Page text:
Academic Careers Advice: Dr Lily Canter, Principal Lecturer
Dr Lily Canter is a Principal Lecturer in Journalism at Sheffield Hallam University. What attracted her to become a lecturer was the flexibility, before this she was a full-time journalist. Becoming a lecturer in journalism allowed her to research, teach and practice journalism - the best of both worlds!Transcript
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About this video
Dr Lily Canter is a Principal Lecturer in Journalism at Sheffield Hallam University. What attracted her to become a lecturer was the flexibility, before this she was a full-time journalist. Becoming a lecturer in journalism allowed her to research, teach and practice journalism - the best of both worlds!
Watch her video as she talks about what attracted her to this career, a typical day in the life, top career tips!
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Hello. I’m Dr Lily Canter and I am a principal lecturer in Journalism at Sheffield Hallam University.
What attracted me to this career was really the flexibility. I previously worked as a full-time journalist and I moved over into academia, but because I’m researching about journalism and teaching about journalism, it also means I’ve got the ability to practise journalism.
So I’ve kind of got the best of all worlds, but I’m able to research on topics that I’m interested in, focus on writing the journalism that I’m interested in, and working in a very collaborative environment
that is also very autonomous and allows me to pursue my own interests.
In terms of what I do on a typical day, to a certain extent I don’t have a typical day. Each day is different, so some days I’ve got a heavy load of teaching, other days I am very much on the computer, doing research, writing up research. Other days, I’ll be attending conferences, collecting data via interviews, content analysis. Other days, I’ll be writing
journalism articles, I’ll be blogging, I’ll be networking. So there’s a whole variety of things that I do. I also manage a team. So there’s lots and lots of different elements, and that’s what I like about it, is every day is different and there isn’t really a typical day, but I can structure my week around those different activities.
My top career tip would be – know how to sell yourself. Know what your strengths are and don’t be afraid to effectively show them off. So that might be when you go to a job interview – take examples of your work, speak very honestly, enthusiastically about everything you do, use a blog to promote what you do, network, use social media, be used to promoting the big and the small.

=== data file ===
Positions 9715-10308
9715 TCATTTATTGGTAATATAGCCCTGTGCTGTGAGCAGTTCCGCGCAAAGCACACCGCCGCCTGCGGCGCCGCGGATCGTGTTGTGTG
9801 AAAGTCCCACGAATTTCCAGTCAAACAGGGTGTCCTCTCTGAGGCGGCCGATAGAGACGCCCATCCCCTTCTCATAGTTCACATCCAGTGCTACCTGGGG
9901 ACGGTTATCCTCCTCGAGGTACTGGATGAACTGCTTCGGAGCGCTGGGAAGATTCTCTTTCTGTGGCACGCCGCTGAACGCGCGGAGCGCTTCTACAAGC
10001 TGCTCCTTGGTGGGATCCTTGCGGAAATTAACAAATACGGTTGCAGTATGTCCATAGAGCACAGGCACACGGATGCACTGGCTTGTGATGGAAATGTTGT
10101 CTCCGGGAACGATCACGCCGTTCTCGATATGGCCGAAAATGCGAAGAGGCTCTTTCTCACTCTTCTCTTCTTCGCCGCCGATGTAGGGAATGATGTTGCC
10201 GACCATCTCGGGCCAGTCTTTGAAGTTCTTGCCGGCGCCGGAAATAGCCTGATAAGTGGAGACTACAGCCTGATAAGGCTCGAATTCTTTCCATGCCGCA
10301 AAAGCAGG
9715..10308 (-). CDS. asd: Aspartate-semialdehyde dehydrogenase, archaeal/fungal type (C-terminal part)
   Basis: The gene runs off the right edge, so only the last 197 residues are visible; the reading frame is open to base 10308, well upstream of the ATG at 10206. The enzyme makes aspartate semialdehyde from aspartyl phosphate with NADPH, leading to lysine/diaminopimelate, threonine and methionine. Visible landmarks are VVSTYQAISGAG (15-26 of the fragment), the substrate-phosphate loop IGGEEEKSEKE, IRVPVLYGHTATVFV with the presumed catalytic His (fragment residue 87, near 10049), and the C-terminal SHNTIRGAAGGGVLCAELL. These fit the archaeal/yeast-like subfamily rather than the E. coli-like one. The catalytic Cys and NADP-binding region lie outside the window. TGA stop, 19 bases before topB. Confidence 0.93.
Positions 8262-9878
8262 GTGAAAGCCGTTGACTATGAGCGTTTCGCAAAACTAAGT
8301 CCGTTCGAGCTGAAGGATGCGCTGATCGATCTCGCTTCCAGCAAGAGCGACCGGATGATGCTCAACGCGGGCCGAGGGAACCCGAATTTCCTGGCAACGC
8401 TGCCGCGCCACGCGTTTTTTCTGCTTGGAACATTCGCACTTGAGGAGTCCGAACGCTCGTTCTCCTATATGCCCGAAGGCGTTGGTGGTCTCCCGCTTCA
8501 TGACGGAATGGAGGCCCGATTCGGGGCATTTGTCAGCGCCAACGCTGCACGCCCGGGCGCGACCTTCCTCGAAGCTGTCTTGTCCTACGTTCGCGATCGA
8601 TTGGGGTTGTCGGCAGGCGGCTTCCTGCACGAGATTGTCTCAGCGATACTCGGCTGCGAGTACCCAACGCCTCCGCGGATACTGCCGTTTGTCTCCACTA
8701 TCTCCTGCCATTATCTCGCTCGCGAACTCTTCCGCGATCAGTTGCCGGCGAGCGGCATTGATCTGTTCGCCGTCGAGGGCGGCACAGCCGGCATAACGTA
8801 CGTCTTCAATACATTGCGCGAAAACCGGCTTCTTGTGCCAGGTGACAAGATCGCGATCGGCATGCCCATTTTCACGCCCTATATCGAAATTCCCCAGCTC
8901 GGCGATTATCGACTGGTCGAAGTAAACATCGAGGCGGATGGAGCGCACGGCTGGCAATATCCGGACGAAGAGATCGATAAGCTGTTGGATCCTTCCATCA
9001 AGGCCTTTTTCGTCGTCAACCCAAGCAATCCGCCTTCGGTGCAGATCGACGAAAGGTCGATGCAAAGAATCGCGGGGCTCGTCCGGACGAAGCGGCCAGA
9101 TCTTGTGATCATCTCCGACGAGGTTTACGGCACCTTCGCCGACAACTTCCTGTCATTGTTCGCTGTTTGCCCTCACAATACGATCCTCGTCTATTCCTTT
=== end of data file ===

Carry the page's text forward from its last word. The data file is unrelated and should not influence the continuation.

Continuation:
And really don’t be afraid to sell yourself, because at the end of the day, employers are looking for someone who’s confident, who’s going to have high impact on the work that they do, and who is able to get their work out there to the wider world.
The best bits about my job is very much the autonomy. So I can research areas that I am interested in - if I start looking at a particular area like social media, I can decide – right, I want to do research on Twitter – but then that might spiral into something else.
If I decide I want to focus on journalism education, then I can then do research in that. So there’s kind of endless possibilities to pursue your own interests, but then also build that back into your teaching
and use that to enthuse your students and so they’ve got a real grounding that you know what you’re talking about and that it’s based in your own research and in your own interests, and it’s very much set by your own agenda, and you have control over that research environment.
I guess the thing that surprised me the most about my job is how much, in some ways, it differs to working as a journalist in a newsroom, where it’s a very fast pace, deadline after deadline. It’s about knocking out copy.
Being an academic is very much a different pace of life, different types of pressures, different deadlines, but actually I’ve used those skills in journalism to cross over into academia, so I’m still very much someone who likes to work to tight deadlines, likes to
turn out my papers quickly. I don’t like to procrastinate for too long. I know how to get stuff out there and promote it. But in some respects, it’s nice to have a bit more time to think and to consider things, and to follow my own interests, rather than always being dictated to by the general news agenda.
At the start of my career, I would have told myself that you can do it – you’ve got something unique that other people don’t have, and would have had perhaps more belief in myself, and I think that comes with experience, but everyone has their own specialism – particularly after you’ve done a PhD, you are the expert in that particular field and you really need to grow on that and build on that, and remember that you are the expert and that no-one else is in that very
niche area, and you’re very valuable and you should never undersell yourself in any way.
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